Today’s a slight change of pace. We’re going to a review a new Magento 2 book, Theme Web Page Assets: Getting Stuff Done with Magento 2.
This book is part of Alan Kent’s Getting Stuff Done with Magento 2 series of ebooks, and the first book in the series with real substance behind it. If you’re not familiar with Alan’s work, he was Magento 2’s “lead architect” during the last bit of the eBay days, and took on the role of VP of Architecture when eBay spun Magento off as an independent company.
We mention all this not to put Alan’s career in the spotlight, but to highlight that fact that, despite not being a book that’s officially released by Magento Inc., (with an explicit disclaimer that its opinions are Alan’s alone), when a lead architect talks about the technical details of the platform he’s architecting, it’s wise to pay attention. While architect seems more of a management role than a hands on systems coding position, the leader of the technology team is bound to have some useful things to say about a platform.
For the impatient? The book’s worth buying, especially in these early days when varied knowledgeable opinions about Magento 2 are hard to find. It’s well thought out, well written, and takes the tried and true approach of telling you want you’re about to learn, teaching it to you, and then telling you what you learned.
Theme Web Page Assets: Getting Stuff Done with Magento 2 also takes a slightly different tact that I do. My not-so-secret goal here is to make you a better programmer, because programming is not as hard as it seems. While all my articles have a practical goal in mind, they also push you to think about how a system’s implemented, and realize that it’s just PHP code all the way down. The kernel level of my articles center around PHP and programming.
In short, when you pickup a copy of Theme Web Page Assets: Getting Stuff Done with Magento 2, you’ll end up learning about the following Magento specific topics
- How to add a Theme Component
- How to add a CSS File to a Theme
- How to add a Block and Template to a page Footer Image
- How to Replace an Existing base Theme Image
- How Theme Files Resolve
- Theme Inheritance
- How to use Magento for Basic Responsive Web Design/Media Queries
- Magento LESS CSS features
- UI library
- How to Clear Static Cache Files
- How to Explore/Debug a UI feature to add CSS/Less
- Basics of Using Layout Handle XML Files and Blocks
- How to use Block Arguments
- How to use Show Template Hints
- PHP code in phtml Templates
- Magento’s RequireJS basics
- Magento’s gettext style
__function for locale-translating symbols
- How to Add Fonts to a Theme
- Basics of Submitting a Theme to Magento Connect
The book also, inevitably, touches on some general web development topics that aren’t specific to Magento.
- Some CSS basics
- CSS Optimization Trade Offs (merging vs. not, HTTP V1 vs. HTTP V2)
- Introduction to Less CSS
- Less CSS @import Statement
- Less CSS mixins
- Gulp workflows for CSS Generation
- jQuery Widgets
The book is structured around a series of How To steps where Alan walks you through how to perform some task related to creating or editing a theme. While no example goes too in depth, they do give you that all important starting point that can be the difference between taking that first step, and throwing up your hands in frustration.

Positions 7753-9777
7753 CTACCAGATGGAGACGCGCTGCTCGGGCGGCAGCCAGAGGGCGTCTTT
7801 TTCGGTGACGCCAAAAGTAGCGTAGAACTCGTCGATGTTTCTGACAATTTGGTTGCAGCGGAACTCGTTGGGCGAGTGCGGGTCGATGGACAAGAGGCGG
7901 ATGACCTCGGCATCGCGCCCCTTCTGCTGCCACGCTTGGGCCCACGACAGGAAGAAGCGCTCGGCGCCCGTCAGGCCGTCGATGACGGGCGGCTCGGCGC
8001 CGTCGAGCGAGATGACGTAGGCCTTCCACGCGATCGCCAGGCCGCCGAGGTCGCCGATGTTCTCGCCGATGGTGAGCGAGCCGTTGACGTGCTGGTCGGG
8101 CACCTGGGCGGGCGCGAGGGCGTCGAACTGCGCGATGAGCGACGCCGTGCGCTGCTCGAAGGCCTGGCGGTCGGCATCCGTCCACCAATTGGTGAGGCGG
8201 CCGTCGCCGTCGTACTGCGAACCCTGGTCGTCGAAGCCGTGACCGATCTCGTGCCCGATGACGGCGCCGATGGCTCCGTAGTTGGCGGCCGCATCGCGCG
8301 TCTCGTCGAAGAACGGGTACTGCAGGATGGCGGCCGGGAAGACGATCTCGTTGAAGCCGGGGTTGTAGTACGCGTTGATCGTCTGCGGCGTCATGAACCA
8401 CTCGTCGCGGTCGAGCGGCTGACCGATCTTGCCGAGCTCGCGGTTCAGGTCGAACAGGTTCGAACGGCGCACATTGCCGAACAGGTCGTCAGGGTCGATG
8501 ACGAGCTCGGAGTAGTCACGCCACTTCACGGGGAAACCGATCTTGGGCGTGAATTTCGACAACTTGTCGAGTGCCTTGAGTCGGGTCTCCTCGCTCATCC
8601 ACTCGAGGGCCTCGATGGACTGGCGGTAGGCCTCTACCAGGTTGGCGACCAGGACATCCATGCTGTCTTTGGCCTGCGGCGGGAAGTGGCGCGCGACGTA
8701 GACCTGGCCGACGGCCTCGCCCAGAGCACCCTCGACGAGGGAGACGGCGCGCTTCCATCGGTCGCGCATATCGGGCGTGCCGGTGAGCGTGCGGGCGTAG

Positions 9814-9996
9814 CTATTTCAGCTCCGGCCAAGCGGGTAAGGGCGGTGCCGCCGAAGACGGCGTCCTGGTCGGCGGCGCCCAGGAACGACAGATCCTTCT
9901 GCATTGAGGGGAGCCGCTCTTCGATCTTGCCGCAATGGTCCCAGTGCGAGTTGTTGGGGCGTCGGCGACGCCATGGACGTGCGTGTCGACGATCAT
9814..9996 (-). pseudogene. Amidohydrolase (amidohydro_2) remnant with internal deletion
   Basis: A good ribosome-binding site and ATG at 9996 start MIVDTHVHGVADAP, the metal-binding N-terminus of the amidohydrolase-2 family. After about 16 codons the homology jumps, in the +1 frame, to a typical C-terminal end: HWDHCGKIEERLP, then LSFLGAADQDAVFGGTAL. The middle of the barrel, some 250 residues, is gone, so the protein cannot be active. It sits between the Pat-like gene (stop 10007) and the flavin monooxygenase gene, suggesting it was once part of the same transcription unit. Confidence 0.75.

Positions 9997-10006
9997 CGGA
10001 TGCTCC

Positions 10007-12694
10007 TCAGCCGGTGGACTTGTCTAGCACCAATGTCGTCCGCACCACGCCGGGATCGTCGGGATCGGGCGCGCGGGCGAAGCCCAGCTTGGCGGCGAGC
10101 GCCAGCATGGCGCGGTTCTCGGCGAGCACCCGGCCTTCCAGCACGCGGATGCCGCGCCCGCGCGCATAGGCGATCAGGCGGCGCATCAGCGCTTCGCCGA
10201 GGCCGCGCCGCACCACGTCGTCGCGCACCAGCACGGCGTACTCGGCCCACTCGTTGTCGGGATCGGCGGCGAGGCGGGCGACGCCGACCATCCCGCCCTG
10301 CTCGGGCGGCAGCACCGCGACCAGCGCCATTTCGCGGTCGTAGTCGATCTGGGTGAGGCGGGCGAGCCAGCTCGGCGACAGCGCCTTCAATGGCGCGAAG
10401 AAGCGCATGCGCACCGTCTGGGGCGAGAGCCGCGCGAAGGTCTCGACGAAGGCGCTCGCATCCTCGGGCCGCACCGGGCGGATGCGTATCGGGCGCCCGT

This book is also the first place I’ve seen some specific topics covered — I even managed to learn a thing or two about the
If the above sounds good to you and you’re working professionally in the Magento space, the book’s $9 price tag is well worth it.
What’s Not Covered
Theme Web Page Assets: Getting Stuff Done with Magento 2 is about a 100 “Kindle pages” long — that is, each page press on my Kindle marked the book done by another percent mark. Its short, to the point, and as a result there’s a few you won’t find.
First, and of greatest interest to the readers of this web site, there’s no coverage of how these features are implemented. The layout handle XML files are treated more as configuration files than the true domain specific language they are, and the only mention of PHP code is block class names and phtml templates. While the book never sets out to cover this, if you were hoping for some software architecture secrets from Magento’s lead architect, you’ll need to look elsewhere.
Second, the book offers no strong opinions how how or why you’d choose a particular theming approach over another. When to use CSS vs. Less is glossed over, as is the best times to use the
Finally, this book only show you how to get to the trailhead. That is, it puts the tools of Magento’s theming system in your hands, but its still going to be up to you to figure out what sections of Magento need theming, and which ones don’t. If you’re looking for that comprehensive guide to Magento theming, this book will give you the information you need to research your own, but it won’t provide an in depth guide for your front end developers to follow when building out a store theme. As always with ecommerce systems, that job is left to the men and women in the trenches, desperately avoiding meetings so they can get some work done.
All in all Theme Web Page Assets: Getting Stuff Done with Magento 2 is a welcome addition to the growing body of knowledge on Magento 2 development. While it would be nice if Magento Inc. could find a way to allocate a few more architects and programmers to the Dev Docs team, this no nonsense guide to Magento 2 Theme Development will go a long way towards getting front end design-agency developers on track to working on their first Magento 2 project.